Italian is the official language of Italy, Switzerland, San Marino and the Vatican City. It is spoken as a second language in Malta, Slovenia and Croatia. Additionally, it is spoken by some minorities in Albania, Eritrea, France, Monaco, Montenegro, Romania, Libya, Somalia and by some expatriate communities in Europe, the Americas and Australia. Italian is spoken as a native language by 59 million people in the EU. There are also some 14 million Italian speakers in non-EU European countries and on other continents, making the total number of speakers approximately 85 million.
Studying and knowing Italian is important for people who are planning careers in several fields such as art, history, music, linguistics, education and international relations. Many of the most famous Western artists, from Giotto to Michelangelo were Italian. Knowledge of Italian is vital to understanding the context of art. According to UNESCO, over 60 percent of the entire world's art treasures are found in Italy. Knowing Italian is greatly beneficial in many other fields. Italy is a world leader in the culinary arts, interior design, fashion, graphic design, furniture design, machine tool manufacturing, robotics, electromechanical machinery, shipbuilding, space engineering, construction machinery, and transportation equipment. Italy also plays great importance in the tourism industry being one of the world's top tourist destinations.
Italian is still used as a kind of musical "lingua franca" today for musicians all over the world. Opera meanwhile, is entirely an Italian creation. Italian is the Romance language closest to Latin. Knowing Italian, therefore, will go far in helping one to understand the whys and wherefores of the English language, which has a very large percentage (60%) of words of Latin derivation. According to the “Cambridge Encyclopaedia of Language” Italian is also the language closest to English.
Italy is one of the top eight economies in the world and is a member of the G8 Group of the wealthiest democracies of the world. On a personal level, learning Italian is an accomplishment which brings great satisfaction and added confidence. Learning Italian enhances your skills in analysing, discussing, categorising information and ideas. So come on and give yourself the opportunity of discovering another part of this beautiful world through Italian.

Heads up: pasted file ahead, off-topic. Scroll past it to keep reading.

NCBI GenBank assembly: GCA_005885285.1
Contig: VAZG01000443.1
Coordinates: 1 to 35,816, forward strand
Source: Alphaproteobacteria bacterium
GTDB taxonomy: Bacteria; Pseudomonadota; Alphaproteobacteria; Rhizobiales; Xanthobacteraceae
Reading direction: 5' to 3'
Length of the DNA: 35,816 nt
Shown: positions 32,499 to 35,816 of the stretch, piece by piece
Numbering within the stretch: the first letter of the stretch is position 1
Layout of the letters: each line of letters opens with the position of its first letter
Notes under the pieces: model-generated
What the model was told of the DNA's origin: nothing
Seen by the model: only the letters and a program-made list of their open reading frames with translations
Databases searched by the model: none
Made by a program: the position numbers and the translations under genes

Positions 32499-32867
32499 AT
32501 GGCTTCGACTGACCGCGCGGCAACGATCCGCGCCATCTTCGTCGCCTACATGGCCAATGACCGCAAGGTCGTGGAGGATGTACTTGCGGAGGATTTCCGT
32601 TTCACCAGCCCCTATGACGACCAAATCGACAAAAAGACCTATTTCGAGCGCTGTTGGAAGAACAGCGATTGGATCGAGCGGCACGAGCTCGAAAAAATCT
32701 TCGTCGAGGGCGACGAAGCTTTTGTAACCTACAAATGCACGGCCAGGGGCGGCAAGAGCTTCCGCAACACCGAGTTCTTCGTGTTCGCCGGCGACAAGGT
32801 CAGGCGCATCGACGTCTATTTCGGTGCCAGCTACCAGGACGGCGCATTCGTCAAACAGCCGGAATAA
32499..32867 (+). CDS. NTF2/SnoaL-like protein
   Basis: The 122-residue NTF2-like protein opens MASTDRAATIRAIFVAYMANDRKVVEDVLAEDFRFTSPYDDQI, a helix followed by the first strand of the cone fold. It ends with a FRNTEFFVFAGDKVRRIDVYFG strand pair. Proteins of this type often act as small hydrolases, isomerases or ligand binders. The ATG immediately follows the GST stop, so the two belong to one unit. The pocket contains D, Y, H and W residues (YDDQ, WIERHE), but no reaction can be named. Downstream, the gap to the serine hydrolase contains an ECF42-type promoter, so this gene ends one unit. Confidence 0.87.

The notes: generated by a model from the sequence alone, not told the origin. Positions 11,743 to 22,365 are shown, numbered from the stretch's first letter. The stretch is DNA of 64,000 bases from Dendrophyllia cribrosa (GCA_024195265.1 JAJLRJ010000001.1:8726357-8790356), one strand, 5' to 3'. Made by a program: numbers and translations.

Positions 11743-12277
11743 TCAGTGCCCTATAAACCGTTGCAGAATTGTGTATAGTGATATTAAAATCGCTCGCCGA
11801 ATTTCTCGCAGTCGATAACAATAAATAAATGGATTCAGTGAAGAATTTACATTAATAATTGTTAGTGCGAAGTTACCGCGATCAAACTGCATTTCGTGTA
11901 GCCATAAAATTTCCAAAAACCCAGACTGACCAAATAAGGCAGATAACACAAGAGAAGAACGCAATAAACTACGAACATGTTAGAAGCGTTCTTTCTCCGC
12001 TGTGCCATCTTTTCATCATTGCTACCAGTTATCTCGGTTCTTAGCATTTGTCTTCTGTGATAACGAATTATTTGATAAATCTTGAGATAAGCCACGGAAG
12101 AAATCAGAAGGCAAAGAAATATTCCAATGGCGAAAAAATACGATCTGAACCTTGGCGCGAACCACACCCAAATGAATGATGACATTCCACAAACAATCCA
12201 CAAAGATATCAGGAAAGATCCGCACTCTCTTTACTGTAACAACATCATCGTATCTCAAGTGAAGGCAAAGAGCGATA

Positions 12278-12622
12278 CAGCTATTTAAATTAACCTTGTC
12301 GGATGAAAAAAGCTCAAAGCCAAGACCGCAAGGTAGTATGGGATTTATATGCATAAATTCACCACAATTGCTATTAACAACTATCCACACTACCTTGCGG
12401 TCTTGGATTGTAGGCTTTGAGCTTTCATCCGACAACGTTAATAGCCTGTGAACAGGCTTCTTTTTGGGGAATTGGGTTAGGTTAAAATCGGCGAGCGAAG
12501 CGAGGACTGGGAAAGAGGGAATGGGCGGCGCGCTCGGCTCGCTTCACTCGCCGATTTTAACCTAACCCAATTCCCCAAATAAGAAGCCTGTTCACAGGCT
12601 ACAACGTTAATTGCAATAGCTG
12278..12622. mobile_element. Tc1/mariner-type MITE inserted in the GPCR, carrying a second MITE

Classes are conducted as far as possible in the target language to give students maximum exposure to the new language and culture. During the course, students develop an ability to communicate in Italian in situations relating to their personal lives.
In addition, students are expected to spend time on self-study preparing for classes and reviewing and consolidating work done in class. Students are also encouraged to develop a repertoire of strategies to promote their autonomy as language learners. At each level, 100% in-course testing is the form of assessment.
Italian is offered at two levels (subject to demand):
Italian 1A is a beginners' Italian course that introduces students to the Italian language and to some of its cultural aspects. By focusing on the four basic skills (listening, speaking, reading and writing), students will develop an initial ability to communicate in Italian in basic situations relating to their personal lives. Students will be introduced to the concept of learner autonomy in language learning.
Italian 1B is a beginners' Italian course that builds on the work done in Italian 1A. By focusing on the four basic skills (listening, speaking, reading and writing), students will enhance their ability to communicate in the Italian in situations relating to themselves and areas of immediate relevance. Students will continue to develop their autonomy in language learning.
Italian 2A is a lower-intermediate course that builds on the work done in Italian 1B. Students will be able to function increasingly independently in all four skill-areas in familiar situations and topics.
Italian 2B is a lower-intermediate course that builds on the work done in Italian 2A. Students will be able to function more independently in a variety of familiar situations and topics in all four skill-areas.
There are 52-contact hours per semester. Classes meet for four 50-minute sessions per week, with classes beginning on the hour and ending ten minutes before the hour (e.g. 11:00 to 11:50). These courses are not offered for credit.
Ms. Mathilde Dallier
Tel: 662-2002 x 83649
The University of the West Indies
St. Augustine , Trinidad
Tel: (868) 662-2002
Fax: (868) 663-9684